Winning Couple: Restaurant Work Just gets in Your Blood
After working her way through college waiting tables, Tracy Balen told her mother at her graduation from Ohio State University, "I'll never work in another restaurant!"
Sometimes it's nice to be wrong. Balen and her husband, Alan, were named the 2015 winners of the MVP Award for Multi-Brand Leadership. The couple, who live in Michigan with their three sons, own 16 Checkers/Rally's in Michigan and Florida and four Qdobas in Montana and rack up revenues in the millions--all restaurants.
"Restaurant work just gets in your blood," says Alan, a former defensive lineman on the Ohio State Buckeyes football team under famed Coach Woody Hayes. While still in college, he hired Tracy and her friends to work in his campus bar. Today he enjoys retelling the story of how he and his young wife sold their house to help buy their first Checkers/Rally's 24 years ago.
In 2015, Alan is president of their two corporations and Tracy is director of operations and responsible for their second brand, the four successful Qdoba restaurants in Montana. "She handled everything, including construction on the Montana restaurants. We figured she spent about 160 days there last year," he says. "Nobody is better at operations than Tracy."
The couple jokes that they bought their second restaurant because they couldn't get along working in the same one. Now they joke they had to get restaurants in different states.
There's nothing magical about the Balens' success managing a multi-unit, multi-brand operation, says Alan, who credits his drive and discipline to his sports background. "We figured that if the burger business had a bad year, maybe the burrito business would be up. And we're in Florida because we have good sales in the winter and are slower in the summer. In Michigan, we get slowed down in the winter by the snow."
"Growing multiple brands makes sense to us, and we continue to look at other brands as well. I'd tell a single-brand franchisee: if you're committed to it and have the infrastructure to do it, do it," he says. "We learn a lot from each brand that helps us with the other brand. It broadens us and makes us better operators."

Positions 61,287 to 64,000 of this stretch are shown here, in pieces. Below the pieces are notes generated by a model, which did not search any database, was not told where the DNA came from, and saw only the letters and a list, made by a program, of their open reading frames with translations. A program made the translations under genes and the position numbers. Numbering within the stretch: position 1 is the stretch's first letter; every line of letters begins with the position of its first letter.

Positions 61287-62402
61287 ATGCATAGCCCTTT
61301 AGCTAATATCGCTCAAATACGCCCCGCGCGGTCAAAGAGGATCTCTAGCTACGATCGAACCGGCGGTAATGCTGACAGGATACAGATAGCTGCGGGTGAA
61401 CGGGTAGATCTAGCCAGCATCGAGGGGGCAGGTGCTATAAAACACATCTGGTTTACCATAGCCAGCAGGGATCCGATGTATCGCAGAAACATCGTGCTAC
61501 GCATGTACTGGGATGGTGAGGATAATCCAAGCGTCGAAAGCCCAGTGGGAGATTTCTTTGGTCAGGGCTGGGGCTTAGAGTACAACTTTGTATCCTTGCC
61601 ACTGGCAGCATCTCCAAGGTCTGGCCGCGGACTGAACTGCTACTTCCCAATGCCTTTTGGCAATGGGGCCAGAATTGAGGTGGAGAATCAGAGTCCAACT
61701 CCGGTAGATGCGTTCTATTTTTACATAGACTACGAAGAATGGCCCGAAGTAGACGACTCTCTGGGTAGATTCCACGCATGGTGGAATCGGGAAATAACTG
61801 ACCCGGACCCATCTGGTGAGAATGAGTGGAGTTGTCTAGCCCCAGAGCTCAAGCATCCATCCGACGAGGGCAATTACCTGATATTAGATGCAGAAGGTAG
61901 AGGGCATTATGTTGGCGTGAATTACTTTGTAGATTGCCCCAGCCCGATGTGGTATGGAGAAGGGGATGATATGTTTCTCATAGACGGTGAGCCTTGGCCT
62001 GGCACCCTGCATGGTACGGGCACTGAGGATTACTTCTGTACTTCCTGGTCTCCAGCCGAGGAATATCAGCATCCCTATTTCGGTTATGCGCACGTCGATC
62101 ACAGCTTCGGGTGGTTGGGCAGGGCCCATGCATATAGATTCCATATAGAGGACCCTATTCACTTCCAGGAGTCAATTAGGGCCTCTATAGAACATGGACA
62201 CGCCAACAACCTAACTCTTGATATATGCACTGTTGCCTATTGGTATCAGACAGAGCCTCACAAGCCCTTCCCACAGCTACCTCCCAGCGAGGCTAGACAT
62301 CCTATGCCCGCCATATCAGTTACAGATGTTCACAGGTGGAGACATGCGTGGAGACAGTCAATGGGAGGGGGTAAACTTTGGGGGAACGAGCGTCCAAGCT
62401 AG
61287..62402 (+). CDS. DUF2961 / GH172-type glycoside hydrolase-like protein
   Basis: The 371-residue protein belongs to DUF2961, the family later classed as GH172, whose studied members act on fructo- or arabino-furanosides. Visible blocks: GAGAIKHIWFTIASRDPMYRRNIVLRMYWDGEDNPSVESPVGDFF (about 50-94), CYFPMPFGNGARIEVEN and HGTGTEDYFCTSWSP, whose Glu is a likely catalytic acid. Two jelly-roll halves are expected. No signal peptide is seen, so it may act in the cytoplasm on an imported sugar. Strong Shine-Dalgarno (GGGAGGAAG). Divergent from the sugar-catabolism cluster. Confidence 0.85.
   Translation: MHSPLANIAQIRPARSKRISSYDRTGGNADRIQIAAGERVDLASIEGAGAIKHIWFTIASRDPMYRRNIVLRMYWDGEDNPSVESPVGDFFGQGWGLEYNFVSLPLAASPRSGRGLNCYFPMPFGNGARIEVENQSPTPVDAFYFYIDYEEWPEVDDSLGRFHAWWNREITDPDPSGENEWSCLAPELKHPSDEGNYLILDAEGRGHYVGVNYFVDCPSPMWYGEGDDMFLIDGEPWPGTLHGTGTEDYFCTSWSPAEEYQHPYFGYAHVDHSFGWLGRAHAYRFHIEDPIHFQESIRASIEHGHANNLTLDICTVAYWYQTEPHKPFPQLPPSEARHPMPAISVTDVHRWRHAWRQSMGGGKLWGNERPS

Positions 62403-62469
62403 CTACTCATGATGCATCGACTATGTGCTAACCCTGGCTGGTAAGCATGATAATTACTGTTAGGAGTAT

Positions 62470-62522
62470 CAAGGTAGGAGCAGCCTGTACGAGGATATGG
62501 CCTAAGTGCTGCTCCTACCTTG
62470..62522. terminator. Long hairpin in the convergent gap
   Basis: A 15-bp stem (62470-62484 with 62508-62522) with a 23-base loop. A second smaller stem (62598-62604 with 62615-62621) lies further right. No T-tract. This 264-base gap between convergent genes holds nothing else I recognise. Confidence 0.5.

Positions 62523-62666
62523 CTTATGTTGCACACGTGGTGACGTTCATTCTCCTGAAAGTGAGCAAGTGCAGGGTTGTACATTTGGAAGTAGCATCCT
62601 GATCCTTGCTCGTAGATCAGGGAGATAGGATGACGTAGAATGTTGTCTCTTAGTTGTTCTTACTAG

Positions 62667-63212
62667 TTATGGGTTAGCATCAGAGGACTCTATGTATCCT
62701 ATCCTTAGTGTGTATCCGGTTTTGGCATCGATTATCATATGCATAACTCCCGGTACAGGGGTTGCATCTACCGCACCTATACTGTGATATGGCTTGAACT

Name: Alan and Tracy Balen
Title: Alan: President of IB Corp. (Checkers/Rally's) and Eaglehead LLC (Qdoba); Tracy: director of operations
No. of units: 16 Checkers/Rally's, 4 Qdobas
Age: Alan 55, Tracy 53
Family: Married with 3 boys: Michael (works at corporate Checkers/Rally's), Matthew, and Ben
Years in franchising: 24
Years in current position: 24
I had some good football coaches, including Woody Hayes, who instilled in me a lot of drive and determination to win.
As a personal goal that went back to my childhood, I wanted to start at Ohio State in football, and was able to do that. Business-wise, I've received the Legacy Award from Checkers/Rally's, Tracy has been Operator of the Year, and we've been Franchisees of the Year. But being a member of the franchise advisory council means the most because I represent the whole franchise community.
Seven days a week--it always has been. But I love working for myself because today I'm able to watch my son in a golf tournament. On the other hand, we've gotten the calls when the water line broke on Christmas Eve.
What are you reading?
I read a lot of books on the mental aspect of sports and a winning perspective.
Best advice you ever got: